In a beautiful high-ceilinged space in Carle Place, at a softly lit bar against a soundtrack of bossa nova lite, the servers and bartenders waited nervously. The first Long Island location of Fogo de Chão, a national chain of Brazilian steakhouses, had just opened the previous day, and on this night cold rain pelted the large tinted windows. It was 5 p.m. and the large main dining area was still mostly empty, as were the private and semi-private dining rooms on the periphery. And so, it seemed like a good time to reflect on the sun-dappled journey of the Coser brothers, who in 1975, says the Fogo website, “left the quaint, mountainous countryside of Rio Grande do Sul to Rio and Sao Paulo for formal churrasqueiro training.” The pair began opening restaurants in Brazil in 1979, expanded to America in 1997, eventually selling the chain to a private equity firm, which has since expanded aggressively. There are now more than 50 Fogos in four countries.
The bar afforded a perfect view of the restaurant’s “market table,” which has variously been described as a salad bar on steroids and as the once and future savior of the all-you-can-eat experience. Tons of raw fruits and vegetables were there, but also a pot of the bean stew known as feijoada. Numerous cheeses, charcuterie meats, grains — there are supermarkets smaller. A common sight was of diners endlessly circling the buffet area, unsure how to attack a bounty of such magnitude, trying to remember that it’s only part of the all-inclusive “full churrasco experience,” ($59.95 at dinnertime, $39.95 for lunch on weekdays). I’ll let the brothers explain.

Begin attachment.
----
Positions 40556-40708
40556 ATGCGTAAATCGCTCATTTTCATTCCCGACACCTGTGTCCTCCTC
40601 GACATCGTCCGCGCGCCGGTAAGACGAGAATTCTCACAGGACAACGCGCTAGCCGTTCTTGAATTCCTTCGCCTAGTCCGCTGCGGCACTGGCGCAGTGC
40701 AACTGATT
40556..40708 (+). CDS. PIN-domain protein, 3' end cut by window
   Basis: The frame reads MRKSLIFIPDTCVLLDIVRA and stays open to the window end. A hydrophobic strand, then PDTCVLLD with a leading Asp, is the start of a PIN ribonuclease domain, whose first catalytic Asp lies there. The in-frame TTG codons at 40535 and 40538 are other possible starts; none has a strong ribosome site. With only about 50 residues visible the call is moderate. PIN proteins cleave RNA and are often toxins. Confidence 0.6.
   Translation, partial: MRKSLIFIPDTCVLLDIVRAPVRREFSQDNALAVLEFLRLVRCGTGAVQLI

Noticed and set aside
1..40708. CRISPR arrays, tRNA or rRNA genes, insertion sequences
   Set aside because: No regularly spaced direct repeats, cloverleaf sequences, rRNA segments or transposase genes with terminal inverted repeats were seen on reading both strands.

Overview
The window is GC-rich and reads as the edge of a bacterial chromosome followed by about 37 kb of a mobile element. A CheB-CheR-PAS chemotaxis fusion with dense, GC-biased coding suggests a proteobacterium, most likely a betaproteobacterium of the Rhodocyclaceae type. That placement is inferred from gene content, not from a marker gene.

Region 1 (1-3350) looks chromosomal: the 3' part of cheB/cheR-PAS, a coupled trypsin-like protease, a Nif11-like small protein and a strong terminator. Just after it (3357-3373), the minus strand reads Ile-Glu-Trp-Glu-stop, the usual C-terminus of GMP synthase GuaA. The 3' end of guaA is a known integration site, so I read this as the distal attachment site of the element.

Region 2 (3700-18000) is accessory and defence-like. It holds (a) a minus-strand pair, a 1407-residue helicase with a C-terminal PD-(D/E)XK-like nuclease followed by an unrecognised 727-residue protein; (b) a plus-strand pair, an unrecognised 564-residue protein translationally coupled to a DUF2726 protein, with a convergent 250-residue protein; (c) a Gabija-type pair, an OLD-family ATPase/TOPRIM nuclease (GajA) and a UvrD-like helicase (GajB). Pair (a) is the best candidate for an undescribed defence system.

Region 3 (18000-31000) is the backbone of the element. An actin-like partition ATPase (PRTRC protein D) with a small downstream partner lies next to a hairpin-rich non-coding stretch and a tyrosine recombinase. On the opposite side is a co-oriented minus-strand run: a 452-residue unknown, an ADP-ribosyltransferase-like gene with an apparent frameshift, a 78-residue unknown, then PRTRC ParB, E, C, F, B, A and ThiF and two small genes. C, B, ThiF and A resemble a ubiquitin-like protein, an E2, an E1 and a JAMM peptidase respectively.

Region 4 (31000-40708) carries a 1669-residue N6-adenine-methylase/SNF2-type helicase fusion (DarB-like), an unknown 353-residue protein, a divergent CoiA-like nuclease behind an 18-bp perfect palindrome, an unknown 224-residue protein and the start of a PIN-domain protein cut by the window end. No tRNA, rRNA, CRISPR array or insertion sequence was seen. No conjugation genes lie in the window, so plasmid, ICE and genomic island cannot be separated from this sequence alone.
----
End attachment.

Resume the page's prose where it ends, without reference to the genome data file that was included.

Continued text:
“The full Churrasco experience is our prix-fixe menu which includes continual service of our fire-roasted meats carved tableside by Brazilian trained gaucho chefs, including house specialties like Picanha (signature sirloin), Filet Mignon, Ribeye, Fraldinha (Brazilian sirloin) Cordeiro (lamb) and more.”
Continual is the operative term. Throughout the dining room, servers clad in someone’s idea of traditional dress and wielding knives and long skewers of glistening meat, were on hair-trigger alert, ready to pounce whenever diners gave the slightest signal. Indeed, from a distance, the gaggle of gauchos swarmed tables so immediately and determinedly, it was sometimes hard to tell who was eating and who was serving.
Fogo was smart to start its American expansion in Texas, which loves its meat as much as Brazil, and the chain's success of late may well have something to do with the resurgent popularity of high-protein diets. But Fogo can also offer good value — it’s not difficult to eat 60 bucks worth of meat in one sitting, especially when it’s prepared simply and well, grilled with just a dusting of sea salt.
For my part, I was content with what seemed to me the best bargain of all. During happy hour, Fogo offers a fine and substantial picanha burger for 8 bucks, and a very good caipirinha bursting with fresh lime juice for the same price. Gratis and not to be overlooked under any circumstances is a basket of Fogo’s superb pão de queijo, cheese-flavored mini dinner rolls that dissolve almost before you bite into them. They are legendary, and justifiably so.
Fogo de Chao is at 235 Old Country Rd. in Carle Place, 516-588-7100, fogodechao.com. Opening hours for lunch are Monday through Friday 11:30 a.m. to 2:30 p.m.; dinner menu is served Monday through Thursday from 5 p.m. to 10 p.m., Friday from 5 p.m. to 10:30 p.m., Saturday from 2 p.m. to 10:30 p.m., and Sunday from 2 p.m. to 9 p.m.; brunch is served Saturday and Sunday from 11:30 a.m. to 2 p.m.; happy hour at the bar is Monday through Friday from 4:30 p.m. to 6:30 p.m.